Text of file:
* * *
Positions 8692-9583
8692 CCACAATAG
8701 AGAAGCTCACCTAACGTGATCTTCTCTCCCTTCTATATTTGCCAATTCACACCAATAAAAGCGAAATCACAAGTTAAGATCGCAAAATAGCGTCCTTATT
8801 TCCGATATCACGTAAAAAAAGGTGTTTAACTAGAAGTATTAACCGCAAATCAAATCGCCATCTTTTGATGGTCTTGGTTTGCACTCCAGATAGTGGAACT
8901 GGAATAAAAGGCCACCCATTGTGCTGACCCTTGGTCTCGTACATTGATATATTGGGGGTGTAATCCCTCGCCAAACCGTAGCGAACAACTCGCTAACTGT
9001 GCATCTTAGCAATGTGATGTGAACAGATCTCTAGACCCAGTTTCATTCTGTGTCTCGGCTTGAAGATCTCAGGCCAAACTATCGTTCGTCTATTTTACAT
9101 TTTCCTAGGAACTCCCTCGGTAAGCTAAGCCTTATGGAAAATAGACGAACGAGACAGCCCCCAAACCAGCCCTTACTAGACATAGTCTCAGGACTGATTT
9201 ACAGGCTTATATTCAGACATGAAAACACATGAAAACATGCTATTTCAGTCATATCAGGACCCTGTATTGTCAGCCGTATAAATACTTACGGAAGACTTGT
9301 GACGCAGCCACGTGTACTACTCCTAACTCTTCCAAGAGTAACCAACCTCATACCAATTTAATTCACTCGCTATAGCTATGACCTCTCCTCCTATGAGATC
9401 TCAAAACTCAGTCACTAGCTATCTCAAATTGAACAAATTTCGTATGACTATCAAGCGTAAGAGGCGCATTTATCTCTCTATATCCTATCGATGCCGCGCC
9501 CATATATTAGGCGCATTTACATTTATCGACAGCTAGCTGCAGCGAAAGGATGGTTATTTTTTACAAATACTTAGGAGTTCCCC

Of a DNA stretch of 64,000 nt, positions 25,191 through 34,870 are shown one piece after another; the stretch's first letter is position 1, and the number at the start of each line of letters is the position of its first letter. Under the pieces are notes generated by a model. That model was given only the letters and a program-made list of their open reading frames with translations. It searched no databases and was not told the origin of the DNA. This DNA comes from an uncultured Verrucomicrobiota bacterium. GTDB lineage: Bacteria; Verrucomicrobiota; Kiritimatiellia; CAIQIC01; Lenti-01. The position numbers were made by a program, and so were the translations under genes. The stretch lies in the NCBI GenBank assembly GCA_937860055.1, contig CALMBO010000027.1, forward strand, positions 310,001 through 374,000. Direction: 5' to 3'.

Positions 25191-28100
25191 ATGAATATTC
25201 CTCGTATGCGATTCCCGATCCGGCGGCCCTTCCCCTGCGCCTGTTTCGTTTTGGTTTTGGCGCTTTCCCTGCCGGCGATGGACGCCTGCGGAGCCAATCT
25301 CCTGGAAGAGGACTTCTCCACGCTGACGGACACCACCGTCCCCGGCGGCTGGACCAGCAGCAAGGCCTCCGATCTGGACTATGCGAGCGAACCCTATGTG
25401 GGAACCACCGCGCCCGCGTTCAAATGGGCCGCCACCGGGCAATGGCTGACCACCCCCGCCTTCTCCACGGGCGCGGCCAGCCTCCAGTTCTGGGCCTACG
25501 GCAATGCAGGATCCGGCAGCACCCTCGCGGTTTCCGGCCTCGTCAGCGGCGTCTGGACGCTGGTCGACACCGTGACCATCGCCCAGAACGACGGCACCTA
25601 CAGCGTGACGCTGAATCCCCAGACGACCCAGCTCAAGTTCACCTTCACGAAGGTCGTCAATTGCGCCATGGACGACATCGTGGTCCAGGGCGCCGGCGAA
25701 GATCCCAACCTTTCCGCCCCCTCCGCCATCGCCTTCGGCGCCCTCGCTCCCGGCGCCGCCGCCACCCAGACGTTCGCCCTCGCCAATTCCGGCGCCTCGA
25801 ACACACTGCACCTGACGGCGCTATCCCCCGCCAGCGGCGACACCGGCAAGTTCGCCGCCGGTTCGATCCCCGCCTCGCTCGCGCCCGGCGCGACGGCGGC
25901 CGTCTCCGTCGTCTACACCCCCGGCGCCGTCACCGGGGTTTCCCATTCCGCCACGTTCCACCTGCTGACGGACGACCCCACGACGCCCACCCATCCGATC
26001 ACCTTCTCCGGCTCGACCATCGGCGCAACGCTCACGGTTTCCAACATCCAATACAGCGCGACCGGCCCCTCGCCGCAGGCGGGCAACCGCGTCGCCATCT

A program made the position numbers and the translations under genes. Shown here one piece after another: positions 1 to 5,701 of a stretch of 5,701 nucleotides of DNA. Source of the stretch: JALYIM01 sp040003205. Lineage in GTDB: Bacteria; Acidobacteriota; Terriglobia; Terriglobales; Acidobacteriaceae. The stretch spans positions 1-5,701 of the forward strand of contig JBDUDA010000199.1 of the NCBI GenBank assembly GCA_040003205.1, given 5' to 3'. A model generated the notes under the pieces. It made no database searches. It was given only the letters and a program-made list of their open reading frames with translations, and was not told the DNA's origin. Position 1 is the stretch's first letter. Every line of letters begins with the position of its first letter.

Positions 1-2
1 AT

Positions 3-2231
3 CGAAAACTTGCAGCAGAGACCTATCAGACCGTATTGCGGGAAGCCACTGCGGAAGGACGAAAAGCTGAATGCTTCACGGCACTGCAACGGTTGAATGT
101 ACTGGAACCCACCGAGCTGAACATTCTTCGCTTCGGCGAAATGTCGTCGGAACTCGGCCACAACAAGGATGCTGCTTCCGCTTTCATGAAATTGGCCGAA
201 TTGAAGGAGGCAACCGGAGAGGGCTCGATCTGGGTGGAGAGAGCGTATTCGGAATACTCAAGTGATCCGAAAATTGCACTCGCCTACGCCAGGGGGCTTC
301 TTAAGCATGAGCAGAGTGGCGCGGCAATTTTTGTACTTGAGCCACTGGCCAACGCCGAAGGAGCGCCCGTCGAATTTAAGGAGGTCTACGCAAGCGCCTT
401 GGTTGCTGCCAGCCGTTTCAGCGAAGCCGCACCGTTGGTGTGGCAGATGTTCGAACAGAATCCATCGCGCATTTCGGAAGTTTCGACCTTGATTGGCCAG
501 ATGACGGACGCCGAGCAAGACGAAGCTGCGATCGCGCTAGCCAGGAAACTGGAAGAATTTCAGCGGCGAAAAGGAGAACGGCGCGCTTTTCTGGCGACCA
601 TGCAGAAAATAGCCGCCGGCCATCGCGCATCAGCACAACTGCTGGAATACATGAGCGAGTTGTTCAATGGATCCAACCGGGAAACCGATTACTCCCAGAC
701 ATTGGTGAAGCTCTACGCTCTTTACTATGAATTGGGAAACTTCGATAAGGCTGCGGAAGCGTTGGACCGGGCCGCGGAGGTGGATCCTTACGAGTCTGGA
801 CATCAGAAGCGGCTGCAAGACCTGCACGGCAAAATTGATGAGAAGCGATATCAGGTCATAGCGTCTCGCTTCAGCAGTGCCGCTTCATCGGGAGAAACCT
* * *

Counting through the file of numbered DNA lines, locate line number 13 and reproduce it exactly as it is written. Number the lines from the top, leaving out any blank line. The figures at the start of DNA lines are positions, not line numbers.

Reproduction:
Positions 25191-28100